A US Navy Air Test and Evaluation Squadron 20 (VX-20) P-8A Poseidon has successfully completed an airworthiness test of a pod-mounted radio frequency countermeasure (RFCM) prototype at the Naval Air Warfare Center Aircraft Division (NAWCAD) Atlantic Test Ranges.
Details were revealed by US Naval Air Systems Command on April 9, although the test had taken place the previous month, on March 12. The first-of-its-kind radio frequency defense decoy could allow the P-8A to thwart enemy radio frequency missile attacks.
Capt Eric Gardner, programme manager for the Maritime Patrol and Reconnaissance Aircraft Program Office (PMA-290), said: “This has the potential to be a game-changer for protecting the warfighter. We continue to look for ways to enhance capabilities that allow the fleet to be successful.”
Getting the pod into testing, in just over a year, took a complete team effort. Constantly looking for upgrades to the P-8A, PMA-290 set out to find a solution to a potential threat from surface-to-air radio frequency missiles. Outlining their needs and running lead on the project, PMA-290 brought in the Advanced Tactical Aircraft Protection Systems Program Office (PMA-272), the Rapid Prototyping, Experimentation & Demonstration (RPED) team and the NAWCAD Aircraft Prototype Systems Division (APSD) to get the ball rolling.
The RPED team supported APSD in designing the RFCM pod, which integrated the proven AN/ALE-55 Fiber Optic Towed Decoy from PMA-272 into a shell. The team developed the shell design based on the certified AGM-84 Harpoon missile and then incorporated unique tracks and housing to fit and deploy the decoy.
By employing the assistant secretary of the Navy for research, development and acquisition’s delegation of other transactions authority (OTA) for prototype projects, PMA-290 and NAWCAD were able to complete a one-of-a-kind contract with BAE Systems to develop the RFCM pod’s additional internal equipment suite.
The OTA, a non-Federal Acquisition Regulation contracting approach, could potentially allow this critical self-protection technology to transition from prototype to fleet capability in much less time than a traditional effort. APSD and BAE made use of the established AN/ALE-55 electrical design to accommodate the suite’s installation.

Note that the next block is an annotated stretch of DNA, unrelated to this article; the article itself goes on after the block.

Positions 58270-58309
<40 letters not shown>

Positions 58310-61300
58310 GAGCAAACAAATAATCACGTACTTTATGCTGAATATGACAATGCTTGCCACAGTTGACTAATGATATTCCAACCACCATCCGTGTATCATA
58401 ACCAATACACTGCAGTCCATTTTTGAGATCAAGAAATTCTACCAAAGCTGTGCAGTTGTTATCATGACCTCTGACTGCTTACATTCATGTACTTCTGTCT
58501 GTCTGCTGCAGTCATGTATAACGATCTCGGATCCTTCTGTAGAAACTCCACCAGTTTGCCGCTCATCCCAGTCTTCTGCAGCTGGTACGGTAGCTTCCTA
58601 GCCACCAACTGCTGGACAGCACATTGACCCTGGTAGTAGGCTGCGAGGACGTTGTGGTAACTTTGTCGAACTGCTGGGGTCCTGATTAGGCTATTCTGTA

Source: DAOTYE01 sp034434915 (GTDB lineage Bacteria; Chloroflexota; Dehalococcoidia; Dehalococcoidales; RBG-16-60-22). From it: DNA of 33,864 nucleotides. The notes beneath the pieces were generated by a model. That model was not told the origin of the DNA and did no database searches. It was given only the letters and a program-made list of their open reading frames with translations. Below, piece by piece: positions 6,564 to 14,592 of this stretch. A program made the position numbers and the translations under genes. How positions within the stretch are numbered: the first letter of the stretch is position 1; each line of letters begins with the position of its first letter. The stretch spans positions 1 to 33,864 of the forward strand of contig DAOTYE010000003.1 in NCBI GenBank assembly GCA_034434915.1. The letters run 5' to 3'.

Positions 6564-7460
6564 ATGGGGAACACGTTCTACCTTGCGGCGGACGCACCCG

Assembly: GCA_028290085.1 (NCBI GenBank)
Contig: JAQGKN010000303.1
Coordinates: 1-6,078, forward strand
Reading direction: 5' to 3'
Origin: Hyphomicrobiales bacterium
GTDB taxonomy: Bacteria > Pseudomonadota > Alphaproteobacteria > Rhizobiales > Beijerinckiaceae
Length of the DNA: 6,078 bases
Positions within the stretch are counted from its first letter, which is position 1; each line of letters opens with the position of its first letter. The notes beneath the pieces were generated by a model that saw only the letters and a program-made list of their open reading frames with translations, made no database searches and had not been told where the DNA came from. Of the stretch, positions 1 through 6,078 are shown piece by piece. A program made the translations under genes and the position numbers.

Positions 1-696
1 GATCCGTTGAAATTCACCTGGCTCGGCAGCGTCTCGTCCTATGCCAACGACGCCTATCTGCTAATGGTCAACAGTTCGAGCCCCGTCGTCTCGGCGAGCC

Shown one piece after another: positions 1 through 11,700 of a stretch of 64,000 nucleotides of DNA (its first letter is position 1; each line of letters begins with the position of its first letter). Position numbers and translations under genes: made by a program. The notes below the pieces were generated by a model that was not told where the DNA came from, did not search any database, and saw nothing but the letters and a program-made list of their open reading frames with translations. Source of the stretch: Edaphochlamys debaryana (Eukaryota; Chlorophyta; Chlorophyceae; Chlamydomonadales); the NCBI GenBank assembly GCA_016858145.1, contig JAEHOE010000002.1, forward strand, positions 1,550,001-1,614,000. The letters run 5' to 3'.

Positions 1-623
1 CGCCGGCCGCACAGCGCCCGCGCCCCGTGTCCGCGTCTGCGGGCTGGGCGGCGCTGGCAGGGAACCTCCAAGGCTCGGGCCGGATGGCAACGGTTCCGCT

Michael Hansell, the leading APSD engineer for the project, said: “A lot of the challenge and effort went into designing, to our best estimates, for what BAE was expected to put in the pod. We had to adapt and redesign rapidly. We worked as fast as possible to support PMA-290 and RPED to make sure we could pivot and adjust to meet established timelines.”
Constant tweaks were needed as the teams continued to hone-in on a capable design. The Naval Innovative Science & Engineering (NISE) programme funded the project, which provided the means to conceptualize, prototype, build and test this new capability for the Navy. This funding accelerated the design and manufacturing cycle for the prototype to just under six months.
The expedited developmental process supports the rapid prototyping of new and developing technologies and provides the resources to find solutions and incorporate improvements to fill capability gaps in the fleet faster. The teams were also able to utilize PMA-272’s F/A-18 lab equipment to speed up the timeline.
Following the test, the pod went to Naval Air Weapons Station China Lake, California, where it successfully completed effectiveness testing from March 21-26. It will now continue to be tested at a system level leading to platform integration through planned capability fielding phases.